The Best Yoga Books for Beginners
if you visit WH Smith or any mainstream bookstore, you’ll be very uninspired. They tend to offer the celebrity books or ones doled out by the main publishers. Try these for size instead!
Yoga Where You Are welcomes readers of all backgrounds, body sizes and abilities. Build a custom yoga practice to support you where you are now, and at every stage of life’s journey. Introducing elements like breathwork and meditation, find tips on alignment for real bodies and photos of a range of yoga practitioners, to deepen your practice with clarity and confidence.
Chair Yoga is a nice guide for accessible yoga sequences, to help people be comfortable and fit, if you have physical restrictions due to age, a health condition, limited space etc. Find a quick primer on the benefits of chair yoga, and learn how to create your own practice. There are 4 complete sequences to warm up your body, move while seated, incorporate more dynamic movement, and unwind or relax.
You can then find 10 and 20 minute programs, with variations for each pose, so you can tailor your practice to your needs and schedule. This progressive approach builds up strength and flexibility safely and comfortably, with exercises that slowly increase in difficulty.
Restorative Yoga for Beginners is a lovely book for people who have severe anxiety. These poses that use props allow you to ‘sink into’ poses and allows you to truly relax. The poses are also held for much longer, minutes usually for each one (yin yoga). Learn how to get in and out of each pose safely and comfortably, and find simple suggestions for 36 poses to turn into one of 20 healing sequences.
Yoga Books for Children
Dinosaur Yoga is by children’s yoga teacher Mariam Gates, combining yoga poses and a fun educational romp through prehistory. Children are encouraged to follow along as triceratops, pterodactyls and tyrannosaurs set aside their differences, and engage in a lively yoga session. The book features a parents’ guide to the depicted postures and a glossary of dinosaurs. With Dinosaur Yoga, children can stomp, stretch and snort their way to skills, to serve them for a lifetime.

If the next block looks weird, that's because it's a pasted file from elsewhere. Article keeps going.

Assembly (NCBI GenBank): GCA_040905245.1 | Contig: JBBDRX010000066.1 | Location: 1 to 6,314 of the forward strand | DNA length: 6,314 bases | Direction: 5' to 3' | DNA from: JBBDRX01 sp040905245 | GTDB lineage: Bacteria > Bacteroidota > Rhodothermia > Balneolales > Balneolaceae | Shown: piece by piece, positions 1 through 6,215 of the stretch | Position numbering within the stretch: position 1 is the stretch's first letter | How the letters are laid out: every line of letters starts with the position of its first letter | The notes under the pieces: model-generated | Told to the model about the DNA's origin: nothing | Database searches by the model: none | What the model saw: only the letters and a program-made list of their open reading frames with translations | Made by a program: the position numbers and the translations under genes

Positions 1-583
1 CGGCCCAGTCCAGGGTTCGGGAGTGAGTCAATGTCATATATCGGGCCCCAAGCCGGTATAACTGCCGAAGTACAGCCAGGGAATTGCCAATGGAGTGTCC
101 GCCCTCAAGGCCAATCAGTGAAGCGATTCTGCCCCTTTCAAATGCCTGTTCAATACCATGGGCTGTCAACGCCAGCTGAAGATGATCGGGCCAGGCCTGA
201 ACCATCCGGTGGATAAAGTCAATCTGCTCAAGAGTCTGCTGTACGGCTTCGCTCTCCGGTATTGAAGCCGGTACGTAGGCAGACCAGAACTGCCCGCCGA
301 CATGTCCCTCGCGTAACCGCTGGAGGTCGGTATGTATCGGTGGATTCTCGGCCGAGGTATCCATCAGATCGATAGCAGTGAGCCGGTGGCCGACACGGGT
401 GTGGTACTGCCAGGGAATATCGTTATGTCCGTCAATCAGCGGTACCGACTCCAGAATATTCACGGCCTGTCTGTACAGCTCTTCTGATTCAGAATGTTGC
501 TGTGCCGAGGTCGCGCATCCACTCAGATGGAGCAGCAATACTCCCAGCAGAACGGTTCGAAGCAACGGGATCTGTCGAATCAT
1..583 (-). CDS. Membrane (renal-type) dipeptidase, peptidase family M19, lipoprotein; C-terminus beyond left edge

Ten Little Yoga Frogs will have children trying all the different poses, alongside their new frog friends. A bright colourful story introduces children to ten basic poses, and doubles as the perfect first counting book. Can you count the different frogs, and try out all the poses?
This Moment Is Your Life is a fun and engaging guide to yoga, meditation and mindfulness, it’s packed with simple exercises and endearing art with chapters for you to pick and choose what to try. Five-day challenges map out ways to pull techniques together.
Nurturing Your Family with Yoga shows how yoga can be a real part of everyday family life, and bring harmony and happiness to the home. Illustrated with beautiful inspiring photographs of children and adults practicing yoga together, the book includes clear concise explanations and a guide to 26 classic postures. Also includes visualisations to reduce anxiety, and a Yoga in Bed sequence, to help children settle and sleep.
Om the Yoga Dog (and his friends Prana the frog and Moksha the elephant) guide young readers through simple yoga poses and calming breathing exercises. Each technique comes with simple illustrations to help children big and small to become focused, strong and have unlimited fun.